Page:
I absolutely agree, and I thank the hon. Gentleman for making that exact point. How can we make sure that renewable energy technologies get the same support that the Government are giving to other forms of energy? I like to think that we all agree on the need to accelerate and turbocharge our renewable energy sector. My criticism of the Government—and the Minister is aware of this—is that we are not prioritising getting away from fossil fuel energy as soon as possible. That is my point, and it needs to be made again and again. I make that point at every opportunity to ensure that the Government understand the urgency that the climate emergency requires.
While we are at it, I want to quickly mention one of my particular interests, which is community energy—
Order. I have been generous in allowing the hon. Lady some breadth in her contribution, but this is a debate about marine renewables—I am struggling to see how community energy could possibly fit in. The hon. Lady might want to consider what she says next.
Thank you for your advice, Mr Hollobone.
I will wind up by saying one thing: I absolutely support the development of marine energy and welcome all the support the Government can give it. I look forward to the Minister’s response.
It is a pleasure to serve under your chairmanship, Mr Hollobone. Like everybody else, I congratulate Mr Carmichael on bringing forward this debate. As with many Westminster Hall debates, the main thrust is clearly one that all contributors agree with—in this case, it is support for marine energy.
The right hon. Member for Orkney and Shetland is lucky to have the European Marine Energy Centre in his constituency, a facility I have visited. This world-leading facility came about partly due to the EU. As the right hon. Gentleman said, the EU funding scheme must be replaced by the UK Government to keep the centre going. The UK Government want to talk about levelling up, so there should be no ambiguity about providing replacement funding for the EMEC.
The right hon. Gentleman rightly highlighted the success of the fourth allocation round of CfDs, with Orbital Marine Power awarded 7.2 MW, SIMEC Atlantis awarded 28 MW through the further development of the MeyGen site—the world’s largest—and Magallanes, in Wales, awarded 5.6 MW. It was a pleasure last week to hear at a meeting of the marine energy APPG that all those projects are on track to deliver their AR4 commitments.
As the right hon. Gentleman said, the crucial things about tidal stream development are the jobs and manufacturing it creates in the UK, the export opportunities it provides, and that it forms part of the just transition for the oil and gas sector.
The hon. Gentleman is absolutely right to draw attention to the fact that all these projects are on track with their timescale. However, the timescale we heard about at the briefing at the APPG meeting will still see the earliest device going into the water in 2027. That shows the problem with the pace of deployment.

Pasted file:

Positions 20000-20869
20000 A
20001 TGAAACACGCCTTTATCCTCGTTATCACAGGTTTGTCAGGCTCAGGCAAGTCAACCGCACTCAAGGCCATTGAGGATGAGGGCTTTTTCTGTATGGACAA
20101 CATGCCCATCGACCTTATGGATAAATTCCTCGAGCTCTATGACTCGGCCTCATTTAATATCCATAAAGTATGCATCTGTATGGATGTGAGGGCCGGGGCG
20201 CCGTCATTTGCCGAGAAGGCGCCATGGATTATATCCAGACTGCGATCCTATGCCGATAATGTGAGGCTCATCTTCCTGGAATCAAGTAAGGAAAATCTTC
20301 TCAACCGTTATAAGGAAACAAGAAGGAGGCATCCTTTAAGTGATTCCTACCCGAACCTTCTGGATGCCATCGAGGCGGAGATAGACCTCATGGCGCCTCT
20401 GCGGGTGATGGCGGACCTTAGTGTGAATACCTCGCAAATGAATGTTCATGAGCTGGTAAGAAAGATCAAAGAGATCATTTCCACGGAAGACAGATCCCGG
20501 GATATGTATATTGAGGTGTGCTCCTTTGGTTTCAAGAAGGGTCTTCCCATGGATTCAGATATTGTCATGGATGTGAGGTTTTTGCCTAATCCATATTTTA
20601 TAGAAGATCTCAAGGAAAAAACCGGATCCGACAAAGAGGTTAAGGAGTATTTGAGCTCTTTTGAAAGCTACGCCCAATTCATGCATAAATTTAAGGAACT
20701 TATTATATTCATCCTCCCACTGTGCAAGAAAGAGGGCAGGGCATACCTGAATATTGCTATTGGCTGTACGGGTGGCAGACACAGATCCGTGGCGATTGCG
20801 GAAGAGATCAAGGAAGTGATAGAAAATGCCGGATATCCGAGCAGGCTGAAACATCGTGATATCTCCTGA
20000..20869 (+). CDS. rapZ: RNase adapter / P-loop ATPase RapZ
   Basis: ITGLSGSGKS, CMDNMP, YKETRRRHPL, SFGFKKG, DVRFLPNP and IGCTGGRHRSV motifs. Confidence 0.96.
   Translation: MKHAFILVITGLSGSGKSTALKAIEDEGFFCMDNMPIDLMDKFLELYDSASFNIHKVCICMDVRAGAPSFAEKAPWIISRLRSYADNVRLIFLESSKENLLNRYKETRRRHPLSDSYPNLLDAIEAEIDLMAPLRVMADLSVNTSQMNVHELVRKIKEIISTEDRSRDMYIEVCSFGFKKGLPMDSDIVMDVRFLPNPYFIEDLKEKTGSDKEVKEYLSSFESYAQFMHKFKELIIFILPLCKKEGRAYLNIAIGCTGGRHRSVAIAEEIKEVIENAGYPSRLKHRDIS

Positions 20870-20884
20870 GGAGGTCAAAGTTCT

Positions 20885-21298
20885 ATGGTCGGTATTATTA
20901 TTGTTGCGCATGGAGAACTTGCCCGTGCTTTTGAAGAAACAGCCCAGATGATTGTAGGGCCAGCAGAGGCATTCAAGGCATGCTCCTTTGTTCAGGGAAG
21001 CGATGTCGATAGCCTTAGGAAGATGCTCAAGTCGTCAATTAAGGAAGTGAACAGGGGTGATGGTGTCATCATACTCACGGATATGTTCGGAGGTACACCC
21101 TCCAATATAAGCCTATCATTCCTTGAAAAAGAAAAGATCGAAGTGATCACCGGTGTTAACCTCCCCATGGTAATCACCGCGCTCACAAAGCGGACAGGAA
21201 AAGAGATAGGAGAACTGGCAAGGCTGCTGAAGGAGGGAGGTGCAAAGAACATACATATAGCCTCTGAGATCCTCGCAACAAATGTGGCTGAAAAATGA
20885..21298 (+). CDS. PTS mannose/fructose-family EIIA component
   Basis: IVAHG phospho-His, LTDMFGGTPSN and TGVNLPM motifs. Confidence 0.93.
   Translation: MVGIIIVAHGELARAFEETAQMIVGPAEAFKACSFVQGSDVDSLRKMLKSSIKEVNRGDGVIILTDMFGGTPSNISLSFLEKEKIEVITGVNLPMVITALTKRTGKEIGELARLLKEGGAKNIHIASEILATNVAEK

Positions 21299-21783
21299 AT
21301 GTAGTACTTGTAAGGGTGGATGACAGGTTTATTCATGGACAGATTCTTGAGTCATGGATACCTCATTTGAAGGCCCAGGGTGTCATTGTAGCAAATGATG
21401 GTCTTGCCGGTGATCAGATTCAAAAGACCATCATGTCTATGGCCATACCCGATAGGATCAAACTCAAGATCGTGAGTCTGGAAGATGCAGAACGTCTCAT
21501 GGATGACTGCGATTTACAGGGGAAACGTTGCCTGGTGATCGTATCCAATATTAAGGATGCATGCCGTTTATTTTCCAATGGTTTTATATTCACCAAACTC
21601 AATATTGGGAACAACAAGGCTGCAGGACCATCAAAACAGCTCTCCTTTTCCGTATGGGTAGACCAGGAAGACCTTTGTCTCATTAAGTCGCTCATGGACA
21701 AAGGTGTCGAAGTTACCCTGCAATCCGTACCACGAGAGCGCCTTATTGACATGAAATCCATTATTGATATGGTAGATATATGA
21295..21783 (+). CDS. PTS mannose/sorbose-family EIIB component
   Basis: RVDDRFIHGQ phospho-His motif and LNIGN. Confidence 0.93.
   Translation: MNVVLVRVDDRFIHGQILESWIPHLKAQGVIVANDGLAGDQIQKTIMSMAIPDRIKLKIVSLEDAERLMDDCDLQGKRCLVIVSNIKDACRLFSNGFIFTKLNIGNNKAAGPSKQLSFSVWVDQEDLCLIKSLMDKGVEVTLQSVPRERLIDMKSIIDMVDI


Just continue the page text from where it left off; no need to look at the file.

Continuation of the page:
I agree with the right hon. Gentleman, and that is why further support is needed. In many ways, though, that also shows the pace of deployment to deliver these projects in the next few years. Looking at the Government’s overall renewable energy targets, it is really important that they back many sectors, particularly tidal stream.
I agree with the key asks mentioned by the right hon. Gentleman, including continuing the ring-fenced pots, reforming CfDs to continue to incentivise supply chain development, the 1 GW target for 2035 and, importantly, section 36 consent reform. I ask the Minister to work with the Scottish Government on that, because the regulations are reserved to Westminster.
I commend Richard Graham, who chairs the marine energy APPG and does a lot of good work with it. It was good to hear him rightly commend the Scottish Government for our commitment to support in the 2022-23 programme for government and, although he did not say it, initiatives such as the Wave Energy Scotland technology programme, which committed £50 million for development of these technologies. It is not often that I say this in a debate, but I welcome and support the hon. Gentleman’s call for further investment in England, because that will help develop the supply chain right across the UK. Importantly, I agree with what he said about the need to support companies such as Nova Innovation to stay in Scotland and the UK.
I thank the hon. Gentleman for all his comments. Will he pursue with Marine Scotland the anomalies in the speed of its processes, which seem to be holding up marine energy projects? For example, I understand that EMEC’s Billia Croo section 36 consent has only been sent on a year after it was ready to go for ministerial approval, and that the scoping opinion for EMEC’s 50 MW Fall of Warness consent application was completed in August, but the Marine Scotland team has still not forwarded the responses four months later. Does he agree that it is time for Marine Scotland to speed things up?